From time-to-time our site requests information from users via surveys or contests. Participation in these surveys or contests is completely voluntary and the user therefore has a choice whether or not to disclose any information requested. Information requested may include contact information (such as name and delivery address), and demographic information (such as postcode, age level). Contact information will be used to notify the winners and award prizes. Survey information will be used for purposes of monitoring or improving the functionality of the site.


    If a user elects to use our referral service for informing a friend about our site, we ask them for the friend’s name and email address. Mondaq stores this information and may contact the friend to invite them to register with Mondaq, but they will not be contacted more than once. The friend may contact Mondaq to request the removal of this information from our database.


    From time to time Mondaq may send you emails promoting Mondaq services including new services. You may opt out of receiving such emails by clicking below.

    *** If you do not wish to receive any future announcements of services offered by Mondaq you may opt out by clicking here .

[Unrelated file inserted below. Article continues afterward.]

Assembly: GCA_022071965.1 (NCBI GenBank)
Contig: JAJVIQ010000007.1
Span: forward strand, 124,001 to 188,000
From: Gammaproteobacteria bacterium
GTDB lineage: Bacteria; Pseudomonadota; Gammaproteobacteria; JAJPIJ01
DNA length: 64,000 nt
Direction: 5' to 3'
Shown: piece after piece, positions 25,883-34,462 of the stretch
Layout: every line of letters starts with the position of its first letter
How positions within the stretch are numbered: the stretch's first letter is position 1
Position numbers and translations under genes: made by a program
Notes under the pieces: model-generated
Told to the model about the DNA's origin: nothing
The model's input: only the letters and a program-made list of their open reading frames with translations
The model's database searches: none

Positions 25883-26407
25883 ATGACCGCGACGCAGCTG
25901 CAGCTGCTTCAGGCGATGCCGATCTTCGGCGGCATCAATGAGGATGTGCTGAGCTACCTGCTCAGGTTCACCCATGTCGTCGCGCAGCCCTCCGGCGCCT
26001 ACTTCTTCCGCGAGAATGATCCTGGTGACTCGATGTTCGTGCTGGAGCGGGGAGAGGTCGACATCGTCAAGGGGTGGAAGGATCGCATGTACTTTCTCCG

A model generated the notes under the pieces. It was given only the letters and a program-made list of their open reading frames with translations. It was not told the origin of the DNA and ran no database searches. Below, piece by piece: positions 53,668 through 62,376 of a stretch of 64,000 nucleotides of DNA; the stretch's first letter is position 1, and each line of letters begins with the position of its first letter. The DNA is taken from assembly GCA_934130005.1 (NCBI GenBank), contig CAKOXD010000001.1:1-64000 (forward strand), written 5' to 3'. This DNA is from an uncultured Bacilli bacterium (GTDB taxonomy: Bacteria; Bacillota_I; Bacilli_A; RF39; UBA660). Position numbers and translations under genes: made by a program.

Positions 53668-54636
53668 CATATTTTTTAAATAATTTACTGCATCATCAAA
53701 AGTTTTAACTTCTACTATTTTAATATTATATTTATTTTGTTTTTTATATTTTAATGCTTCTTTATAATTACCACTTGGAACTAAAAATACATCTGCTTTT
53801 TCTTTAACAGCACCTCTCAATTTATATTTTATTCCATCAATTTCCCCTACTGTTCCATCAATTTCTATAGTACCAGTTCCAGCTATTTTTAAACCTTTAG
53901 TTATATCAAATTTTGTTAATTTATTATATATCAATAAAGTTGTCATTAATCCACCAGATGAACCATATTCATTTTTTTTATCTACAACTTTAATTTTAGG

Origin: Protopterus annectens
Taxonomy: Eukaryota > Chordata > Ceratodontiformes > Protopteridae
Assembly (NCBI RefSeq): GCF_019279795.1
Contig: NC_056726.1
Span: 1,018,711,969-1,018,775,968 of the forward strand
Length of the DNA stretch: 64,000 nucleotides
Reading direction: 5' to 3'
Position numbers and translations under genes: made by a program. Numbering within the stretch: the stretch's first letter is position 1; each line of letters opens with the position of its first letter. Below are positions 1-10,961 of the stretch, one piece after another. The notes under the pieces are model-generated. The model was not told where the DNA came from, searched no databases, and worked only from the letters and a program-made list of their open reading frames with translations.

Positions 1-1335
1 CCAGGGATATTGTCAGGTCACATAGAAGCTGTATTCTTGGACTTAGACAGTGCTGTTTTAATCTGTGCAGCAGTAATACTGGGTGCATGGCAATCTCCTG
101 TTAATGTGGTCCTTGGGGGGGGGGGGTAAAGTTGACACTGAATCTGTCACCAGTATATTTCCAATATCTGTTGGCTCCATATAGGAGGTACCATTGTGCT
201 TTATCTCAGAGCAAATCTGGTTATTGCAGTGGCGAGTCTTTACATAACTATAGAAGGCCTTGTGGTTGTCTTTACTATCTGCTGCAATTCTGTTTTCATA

This website takes every reasonable precaution to protect our users’ information. When users submit sensitive information via the website, your information is protected using firewalls and other security technology. If you have any questions about the security at our website, you can send an email to webmaster@mondaq.com.

    Correcting/Updating Personal Information

    If a user’s personally identifiable information changes (such as postcode), or if a user no longer desires our service, we will endeavour to provide a way to correct, update or remove that user’s personal data provided to us. This can usually be done at the “Your Profile” page or by sending an email to EditorialAdvisor@mondaq.com.

    Notification of Changes

    If we decide to change our Terms & Conditions or Privacy Policy, we will post those changes on our site so our users are always aware of what information we collect, how we use it, and under what circumstances, if any, we disclose it. If at any point we decide to use personally identifiable information in a manner different from that stated at the time it was collected, we will notify users by way of an email. Users will have a choice as to whether or not we use their information in this different manner. We will use information in accordance with the privacy policy under which the information was collected.

    How to contact Mondaq

    You can contact us with comments or queries at enquiries@mondaq.com.

    If for some reason you believe Mondaq Ltd. has not adhered to these principles, please notify us by e-mail at problems@mondaq.com and we will use commercially reasonable efforts to determine and correct the problem promptly.

    By clicking Register you state you have read and agree to our Terms and Conditions